Front Matter: Before we get into Move 2, let’s check in about Move 1. On Tuesday we looked at several political memes and you practiced Move 1 on them. Then, for homework, you were asked to apply Move 1 in a more formal draft in Google Docs. You will translate this into a WordPress post today.
- Is your Move 1 draft in your WRT folder? Is it titled something that makes sense (i.e. “Factcheck #1 draft”)
- What meme did you choose to examine?
- What strategies that Caulfield suggests for Move 1 worked well? Which were more complicated or challenging?
Let’s take a moment to make sure everyone has:
- created and launched a WordPress site,
- pasted their site’s unique URL to our spreadsheet — to copy on a Mac use [⌘ + C] and to paste use [⌘ + V]
- added an About Me page with an image,
Homepage settings. We talked briefly about the difference between Pages and Posts. One important distinction between WordPress sites is that users can customize them either as blogs (which set home as “latest posts”) and true websites (which set the home page to a particular, “static” page). Be sure yours is set up as a blog. To do this go to Design > Customize > Homepage Settings and choose “Your latest posts.”
Menus. Once that happens we need to make sure your “About Me” page is visible from the menu. To adjust this, go to Design > Customize > Menus and create a new menu. Add the “About Me” page to your menu and you should now see it on the home page.
Posting in WordPress
Now that WordPress is setup, let’s add your first post. Go to Site > Posts > Add New Post. Title it something that makes it clear that this is Factcheck #1. Even if it’s not perfect, paste your draft from Google Docs into this post. (Note: it is often best to choose the “paste and match style” option [⇧ + ⌘ + V] since sometimes the code from Google does not play nice with WordPress.)
From here I’ll talk a bit about:
- embedding content (gifs, videos, audio),
- formatting your posts (including bullets, quotations, and headings), and
- adding featured images to posts.
(Keep in mind that you can use LinkedIn Learning with your Rowan email. Once you’re in, you can search for different videos, courses, and other content. If you are new to WordPress, or want a refresher, I suggest using the “WordPress.com Essential Training” course.)
Why go upstream?
Going upstream means following a piece of content to its true source, and beginning your analysis there. Your first question when looking at a claim on a page should be “Where did this come from, and who produced it?” The answer quite often has very little to do with the website you are looking at.Chapter 10 of Web Literacy for Student Fact-Checkers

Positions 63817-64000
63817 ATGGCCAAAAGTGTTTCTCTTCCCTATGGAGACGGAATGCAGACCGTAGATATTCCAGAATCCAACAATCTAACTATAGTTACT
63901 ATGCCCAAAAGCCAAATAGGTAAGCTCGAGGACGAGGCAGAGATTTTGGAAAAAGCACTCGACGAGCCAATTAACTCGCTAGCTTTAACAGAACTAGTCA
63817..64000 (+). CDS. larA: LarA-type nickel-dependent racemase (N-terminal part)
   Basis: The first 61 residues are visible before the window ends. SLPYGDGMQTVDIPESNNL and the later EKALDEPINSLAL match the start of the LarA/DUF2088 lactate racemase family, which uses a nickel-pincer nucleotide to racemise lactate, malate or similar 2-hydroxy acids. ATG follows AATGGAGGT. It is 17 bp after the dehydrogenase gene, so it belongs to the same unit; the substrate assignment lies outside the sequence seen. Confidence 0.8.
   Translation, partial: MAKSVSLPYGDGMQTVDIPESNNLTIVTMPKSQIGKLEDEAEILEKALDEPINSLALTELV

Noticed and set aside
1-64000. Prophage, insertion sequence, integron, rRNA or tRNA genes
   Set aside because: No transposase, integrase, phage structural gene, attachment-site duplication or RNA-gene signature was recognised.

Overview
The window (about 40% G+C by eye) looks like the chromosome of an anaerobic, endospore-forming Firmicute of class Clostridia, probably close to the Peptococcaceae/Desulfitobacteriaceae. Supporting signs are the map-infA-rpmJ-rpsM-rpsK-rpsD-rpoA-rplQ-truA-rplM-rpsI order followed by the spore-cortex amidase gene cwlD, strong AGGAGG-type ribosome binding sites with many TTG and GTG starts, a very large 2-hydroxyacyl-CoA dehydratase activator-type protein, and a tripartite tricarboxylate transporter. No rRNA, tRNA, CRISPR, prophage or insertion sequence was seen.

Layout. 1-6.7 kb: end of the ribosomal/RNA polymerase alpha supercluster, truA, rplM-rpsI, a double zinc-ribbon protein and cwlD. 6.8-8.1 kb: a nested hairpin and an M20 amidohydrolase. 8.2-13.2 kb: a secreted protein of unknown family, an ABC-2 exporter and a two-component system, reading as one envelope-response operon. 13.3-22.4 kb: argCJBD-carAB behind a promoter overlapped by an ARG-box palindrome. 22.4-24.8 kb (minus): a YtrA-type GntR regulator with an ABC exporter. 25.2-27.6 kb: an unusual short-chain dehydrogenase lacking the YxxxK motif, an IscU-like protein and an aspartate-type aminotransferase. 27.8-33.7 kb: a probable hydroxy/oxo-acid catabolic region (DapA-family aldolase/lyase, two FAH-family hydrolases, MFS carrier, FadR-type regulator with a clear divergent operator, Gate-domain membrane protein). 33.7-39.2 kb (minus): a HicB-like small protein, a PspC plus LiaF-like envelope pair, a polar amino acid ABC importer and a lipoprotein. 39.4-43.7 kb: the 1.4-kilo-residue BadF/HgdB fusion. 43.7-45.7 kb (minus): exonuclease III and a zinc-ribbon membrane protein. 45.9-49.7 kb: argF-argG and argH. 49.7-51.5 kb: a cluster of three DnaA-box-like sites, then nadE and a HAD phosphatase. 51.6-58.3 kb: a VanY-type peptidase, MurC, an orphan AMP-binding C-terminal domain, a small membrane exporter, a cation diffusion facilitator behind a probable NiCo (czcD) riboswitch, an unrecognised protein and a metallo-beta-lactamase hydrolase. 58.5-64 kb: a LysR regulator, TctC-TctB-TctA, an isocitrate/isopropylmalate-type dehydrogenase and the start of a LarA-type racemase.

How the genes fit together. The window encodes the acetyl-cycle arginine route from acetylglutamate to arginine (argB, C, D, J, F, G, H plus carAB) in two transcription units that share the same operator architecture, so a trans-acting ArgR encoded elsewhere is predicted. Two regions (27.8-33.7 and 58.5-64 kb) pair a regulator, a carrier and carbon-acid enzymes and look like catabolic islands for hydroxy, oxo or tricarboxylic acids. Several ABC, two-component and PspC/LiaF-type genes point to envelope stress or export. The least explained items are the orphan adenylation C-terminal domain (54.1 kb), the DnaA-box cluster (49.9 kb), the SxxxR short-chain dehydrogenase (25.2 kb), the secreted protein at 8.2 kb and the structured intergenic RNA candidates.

Much of the web is predicated on making money from users’ clicks. For this reason, content on the web is often recycled, repurposed, or just plain plagiarized and stolen from other, more original sources (you’ll see a good example in the next unit when we talk about the economics of post-truth). Ad revenue, after all, is generated from clicks — not human readers. Here’s a quick video that demonstrates how this works on YouTube:
And even when original content is found it is sometimes sprinkled with more dubious sponsored content — that is, headlines or articles that appear legit but are actually paid for by advertisers. This can vary by platform. Here’s a screenshot from my Philly.com iPad app from last winter, for example. Do you notice the article with a tiny SPONSORED CONTENT heading?
So going upstream can be necessary or helpful for uncovering moments when web writing is simply presenting “reporting on reporting,” offering “syndicated content,” or a story is uncontrollably viral. But what does going upstream specifically entail? How might you make use of it in your first post? Some strategies might include:
- Following links to sources when they are provided.
- Googling sources, or phrases from a text using the right-click [ctrl + click] search option when sources aren’t given.
- Scanning search results for URLs — not their titles .
- Executing advanced search commands like site searches (“site:”)
Finding facts and practicing the first two moves
It’s one thing to be handed memes in the classroom and quite another to go out and find sources for fact-checking on your own. But alas that’s what I’m asking you to do for your second factcheck.
You might recall from “Dead Reckoning” that in a section on the definitions of fake news as problematic content, they cite First Draft’s typology:
In this Medium article, First Draft helpfully illustrates how different kinds of fake news depend upon the motivations in play:
Where might you look for some examples of these? Generally you want to search or use hashtags keying in on dependably partisan or hot button issues (guns, abortion, millennials, climate change, immigration, ), or information that is only emerging (hurricane news, for example):
- Google News
In our next class we’ll get some practice in groups fact-checking different examples and share those.
Homework for next class
- Post Fact-check #1 on WordPress.